- Leading surgeon says patients should be prioritised for gallbladder surgery after pancreatitis
- Only 15 per cent on patients had gallbladder removed two weeks after surgery, as recommended by expert groups
A leading surgeon was warned thousands of patients are not being prioritised for gallbladder surgery after pancreatitis – despite the risk of the condition returning that in some cases could kill them.
Ian Beckingham, a consultant surgeon at Nottingham University Hospitals Trust and author of guidelines on treatment for gallstone related pancreatitis, was speaking after a coroner called for National Institute for Health and Care Excellence guidance to prevent more deaths
Mr Beckingham said only 15 per cent of patients with gallstone related pancreatitis had their gallbladder removed within two weeks of the occurrence, as is recommended, but 50-60 per cent of them could benefit and would be well enough for surgery. He said lack of theatres was a key reason but there was enormous variation.
He added: “If you go to France, Australia or the United States, the majority of patients get their operations on the same admission.” Twenty per cent of people on the waiting list will develop pancreatitis again, he said, and 10 per cent of severe pancreatitis patients will die.
His comments came after a prevention of future death report last week into a man who died five months after admission to the Royal Cornwall Hospital in early August 2015 with gallstone pancreatitis. Terrence George was seen as an outpatient eight weeks later and advised he needed his gallbladder removed but the consultant could not set a date for surgery because a clerk did not answer the telephone and had no answerphone.
Eventually Mr George was given a pre-operative assessment over the telephone in November 2015 and was due to have additional tests at his GP surgery on 4 January 2016. The day before this he developed pancreatitis and was treated in intensive care, dying on 7 January. He still did not have a date for surgery.
Emma Carlyon, senior coroner for Cornwall and the Isles of Scilly, said the International Association of Pancreatology and the British Society of Gastroenterology recommended gallbladder removal should be done within two weeks after a diagnosis of gallstone pancreatitis.
She said: “If performed, on balance [it] would have avoided death at this time… The treating hospital did not have an adequate system for ensuring the timeliness of gallstone surgery or to identify that Mr George had not had his operation within the recommended guidelines.”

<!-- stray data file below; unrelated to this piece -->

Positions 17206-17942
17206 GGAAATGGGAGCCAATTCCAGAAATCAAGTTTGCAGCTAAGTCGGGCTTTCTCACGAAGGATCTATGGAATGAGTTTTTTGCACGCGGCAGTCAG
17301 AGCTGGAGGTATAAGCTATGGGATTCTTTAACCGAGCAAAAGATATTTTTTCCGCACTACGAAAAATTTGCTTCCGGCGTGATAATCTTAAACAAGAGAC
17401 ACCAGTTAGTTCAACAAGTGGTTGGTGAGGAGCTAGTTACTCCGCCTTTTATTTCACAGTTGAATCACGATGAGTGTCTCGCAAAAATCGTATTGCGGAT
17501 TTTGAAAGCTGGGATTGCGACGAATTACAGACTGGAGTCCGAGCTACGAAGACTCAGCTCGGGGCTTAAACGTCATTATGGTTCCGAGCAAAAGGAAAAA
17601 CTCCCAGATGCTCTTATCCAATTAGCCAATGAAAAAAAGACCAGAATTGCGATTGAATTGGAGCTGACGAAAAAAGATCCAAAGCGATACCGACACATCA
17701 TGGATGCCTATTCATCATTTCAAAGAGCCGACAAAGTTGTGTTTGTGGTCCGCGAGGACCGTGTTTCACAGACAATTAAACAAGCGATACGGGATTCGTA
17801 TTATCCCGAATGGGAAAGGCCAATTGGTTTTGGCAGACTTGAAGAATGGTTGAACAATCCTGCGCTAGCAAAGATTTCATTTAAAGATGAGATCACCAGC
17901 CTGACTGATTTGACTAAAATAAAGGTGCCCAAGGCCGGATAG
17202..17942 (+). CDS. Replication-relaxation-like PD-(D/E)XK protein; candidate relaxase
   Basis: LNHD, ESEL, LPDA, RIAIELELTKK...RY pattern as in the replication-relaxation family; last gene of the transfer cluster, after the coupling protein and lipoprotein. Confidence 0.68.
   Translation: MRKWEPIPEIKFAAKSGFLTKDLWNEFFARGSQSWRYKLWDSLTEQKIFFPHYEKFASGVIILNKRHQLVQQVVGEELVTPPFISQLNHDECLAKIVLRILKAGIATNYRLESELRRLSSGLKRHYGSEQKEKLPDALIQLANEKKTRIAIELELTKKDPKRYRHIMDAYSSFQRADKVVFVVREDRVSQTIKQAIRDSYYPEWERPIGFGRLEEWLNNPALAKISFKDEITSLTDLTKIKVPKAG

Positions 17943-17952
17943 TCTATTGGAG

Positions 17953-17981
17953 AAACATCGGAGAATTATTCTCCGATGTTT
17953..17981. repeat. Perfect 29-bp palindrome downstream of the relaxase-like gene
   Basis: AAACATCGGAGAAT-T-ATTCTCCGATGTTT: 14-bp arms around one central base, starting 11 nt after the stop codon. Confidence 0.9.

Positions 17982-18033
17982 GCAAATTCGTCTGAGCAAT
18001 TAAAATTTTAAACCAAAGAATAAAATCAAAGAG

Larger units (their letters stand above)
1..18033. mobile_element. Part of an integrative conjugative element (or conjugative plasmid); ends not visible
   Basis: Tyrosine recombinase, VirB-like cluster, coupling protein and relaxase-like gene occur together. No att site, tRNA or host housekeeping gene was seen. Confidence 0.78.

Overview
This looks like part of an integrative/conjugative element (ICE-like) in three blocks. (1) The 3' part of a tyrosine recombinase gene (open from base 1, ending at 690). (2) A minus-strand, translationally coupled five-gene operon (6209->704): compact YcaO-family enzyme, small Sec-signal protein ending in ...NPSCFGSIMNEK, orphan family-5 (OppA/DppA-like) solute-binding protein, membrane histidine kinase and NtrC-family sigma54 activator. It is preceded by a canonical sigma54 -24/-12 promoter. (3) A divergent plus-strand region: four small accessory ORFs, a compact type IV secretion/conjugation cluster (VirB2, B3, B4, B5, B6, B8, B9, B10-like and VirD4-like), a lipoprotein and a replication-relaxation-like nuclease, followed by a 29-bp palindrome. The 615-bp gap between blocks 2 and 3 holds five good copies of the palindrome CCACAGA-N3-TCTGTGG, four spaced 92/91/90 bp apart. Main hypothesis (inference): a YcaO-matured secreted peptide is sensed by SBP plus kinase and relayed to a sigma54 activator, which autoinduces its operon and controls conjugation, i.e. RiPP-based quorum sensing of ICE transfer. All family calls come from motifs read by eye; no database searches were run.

When Royal Cornwall contacted other South West trusts at the coroner’s request, only two out of nine had local guidance setting out a pathway to surgery in such cases.
Ms Carlyon asked NICE, which is in the process of developing guidance on pancreatitis, to consider speeding this up. Her report said guidelines could lead to trusts prioritising the timing of gallbladder surgery after pancreatitis. NICE would not release its response to the coroner but said the scope of its guidelines did not cover the circumstances of Mr George’s death or the interval between operations.
Mr Beckingham said professional bodies had developed guidance and were working to increase the number of patients treated quickly, but NICE guidance would be “a stick” to encourage this.
In a statement, the trust said: “We deeply regret the delay in Mr George’s treatment. We offered our condolences to his family and made sure we learnt from the shortcomings in his care.
“Following Mr George’s death, we carried out a detailed review of his case. As a result, a new care pathway for acute gallstone pancreatitis was implemented to ensure that patients have the required surgery either during their first admission or within two weeks, as clinically appropriate. This has been in place for over a year and our audits have shown it is effectively avoiding delays for patients with this condition. At the time of the inquest, the coroner commended the comprehensive implementation of these changes by the trust.”